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07/21/10 11:54 PM ET

Wolf labors as Brewers fall to Bucs

Starter allow 12 runs, including a pivotal six-run fourth

PITTSBURGH -- The Brewers are trying to make their second half interesting. The starting pitchers haven't offered much help.

On Wednesday it was left-hander Randy Wolf's turn to get knocked around, to the tune of 12 earned runs on 13 hits in a 15-3 loss to the Pirates at PNC Park. Wolf set dubious career highs for runs allowed and hits, and his outing marked the third time in four games that a Brewers starter was touched for 10 runs. It's also the second straight night it happened, though five of the Pirates' runs off Dave Bush on Tuesday were unearned. That fact offered little consolation.

"That's no fun," Brewers manager Ken Macha said. "You want to sit there where I sit? That's no fun.

"But, [prior to this] we had a stretch where we pitched pretty well. That's part of the inconsistencies we've had the whole season. ... Two steps forward, two steps back."

The Elias Sports Bureau searched for a less-effective four-game stretch of starting pitching and they had to go back to 1937, when Oral Hildebrand, Chief Hogsett and Jim Walkup surrendered at least 10 runs each in three straight games for the 108-loss St. Louis Browns. Hildebrand and Hogsett were torched in a July 5 doubleheader, and Walkup didn't have any better luck four days later.

The Browns, by the way, were the American League's Milwaukee Brewers in 1901 before moving to St. Louis.

Under normal circumstances, Wolf would have been long gone before the Pirates reached double digits. But the bullpen was depleted after its recent run of overwork, leaving at least three relievers -- Zach Braddock, Todd Coffey and Carlos Villanueva -- unavailable. Wolf volunteered after the fifth inning to continue to pitch. He lasted only two more outs.

"I told Rick [Peterson, the pitching coach], 'Look, I'll stay in there,'" Wolf said. "I'd rather me take the abuse than the bullpen. ... I've already got killed enough. I don't care what my ERA is. I'm just trying to save those guys out there."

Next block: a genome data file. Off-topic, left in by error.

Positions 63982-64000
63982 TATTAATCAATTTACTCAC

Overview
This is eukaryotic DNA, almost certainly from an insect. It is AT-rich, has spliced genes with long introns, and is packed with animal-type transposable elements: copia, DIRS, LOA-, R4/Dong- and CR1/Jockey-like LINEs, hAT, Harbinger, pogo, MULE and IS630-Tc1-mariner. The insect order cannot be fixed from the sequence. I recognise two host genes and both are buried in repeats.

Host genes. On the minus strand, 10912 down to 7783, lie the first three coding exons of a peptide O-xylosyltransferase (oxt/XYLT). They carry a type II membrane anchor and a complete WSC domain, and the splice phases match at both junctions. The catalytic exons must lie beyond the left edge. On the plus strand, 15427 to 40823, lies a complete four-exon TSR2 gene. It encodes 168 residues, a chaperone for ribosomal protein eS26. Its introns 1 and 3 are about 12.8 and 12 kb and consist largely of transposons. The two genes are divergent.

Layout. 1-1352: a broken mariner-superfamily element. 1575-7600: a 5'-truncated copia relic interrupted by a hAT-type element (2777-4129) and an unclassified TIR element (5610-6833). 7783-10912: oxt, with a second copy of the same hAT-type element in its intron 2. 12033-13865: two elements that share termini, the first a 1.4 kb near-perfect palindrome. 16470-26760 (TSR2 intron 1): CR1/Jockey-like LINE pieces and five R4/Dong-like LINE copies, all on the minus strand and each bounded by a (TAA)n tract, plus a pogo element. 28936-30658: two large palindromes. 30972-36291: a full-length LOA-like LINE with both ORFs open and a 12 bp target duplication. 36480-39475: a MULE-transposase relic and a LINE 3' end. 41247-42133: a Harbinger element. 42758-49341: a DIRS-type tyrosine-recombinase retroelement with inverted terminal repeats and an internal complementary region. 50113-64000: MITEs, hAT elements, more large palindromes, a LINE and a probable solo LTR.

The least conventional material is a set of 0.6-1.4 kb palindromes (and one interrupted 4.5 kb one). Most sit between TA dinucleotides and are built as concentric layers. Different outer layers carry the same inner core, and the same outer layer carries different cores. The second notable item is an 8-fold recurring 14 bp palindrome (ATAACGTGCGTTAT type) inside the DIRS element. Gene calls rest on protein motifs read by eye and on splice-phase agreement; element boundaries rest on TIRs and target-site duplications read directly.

His ERA after 21 starts is 5.20. Not exactly what the Brewers had in mind when they gave Wolf a three-year, $29.75 million contract at the Winter Meetings.

"I've had four out of five good starts, and then there's a blow-up," he said. "Today was definitely one of the blow-ups. It's extremely frustrating, because I was getting to the point where I liked the way I was throwing the ball. Then you have a day like today where you just get killed."

Wolf had a 3.25 ERA in his last seven outings prior to Wednesday and met the definition of a quality start -- at least six innings, three or fewer earned runs -- in five of those games.

He has 10 quality starts this season out of 21, but his ERA has been hurt by four bad games in which he's 0-4 with a 13.29 ERA.

"Those hurt," Wolf said. "You can't get those back. I know I'll be fine, I know I'll recover. But when those happen, it's a nightmare."

Those nightmares have been a problem for Brewers pitchers this month. Major League pitchers have combined for 2,840 starts this season and only 13 times have allowed at least 10 runs. Four of those instances belong to Brewers, all in the past two weeks: Chris Narveson (10 runs, nine earned) against the Giants on July 7, Manny Parra (10 runs, all earned) against the Braves on Sunday, Dave Bush (10 runs, five earned) against the Pirates on Tuesday, and now Wolf.

He actually took a 3-2 lead into the bottom of the fourth inning. Against Pirates starter Zach Duke (4-9), Casey McGehee hit a sacrifice fly in the first inning, George Kottaras hit a solo home run in the second and Carlos Gomez delivered an RBI single in the third.

But the Pirates erupted for six runs in the fourth inning to take the lead for good, a rally that began with a pair of singles by left-handed hitters Garrett Jones and Pedro Alvarez and ended with a three-run home run by Delwyn Young that made it 8-3. Young started for the injured Andrew McCutchen and drove in five runs.

Alvarez added a two-run homer off Wolf in the fifth inning for a 10-3 lead and the Pirates tacked on two more in the sixth to make it 12-3. Macha finally made a change, removing the left-handed Wolf in favor of a right-handed reliever -- David Riske -- to face the left-handed hitting Alvarez. Riske induced a one-pitch pop-out.

But the Pirates weren't finished. They scored twice against Riske in the seventh inning and Alvarez hit another homer off Kameron Loe in the eighth. Alvarez hit three home runs in his first 28 games, but has belted four more in his last two games against the Brewers.

"There are going to be some growing pains with that youth and they're going to do some very fun things," Pirates manager John Russell said. "I think they're starting to believe in that now and we'll keep pushing it and we'll keep striving every day to get better, but these guys are really fun to watch."

Adam McCalvy is a reporter for MLB.com. This story was not subject to the approval of Major League Baseball or its clubs.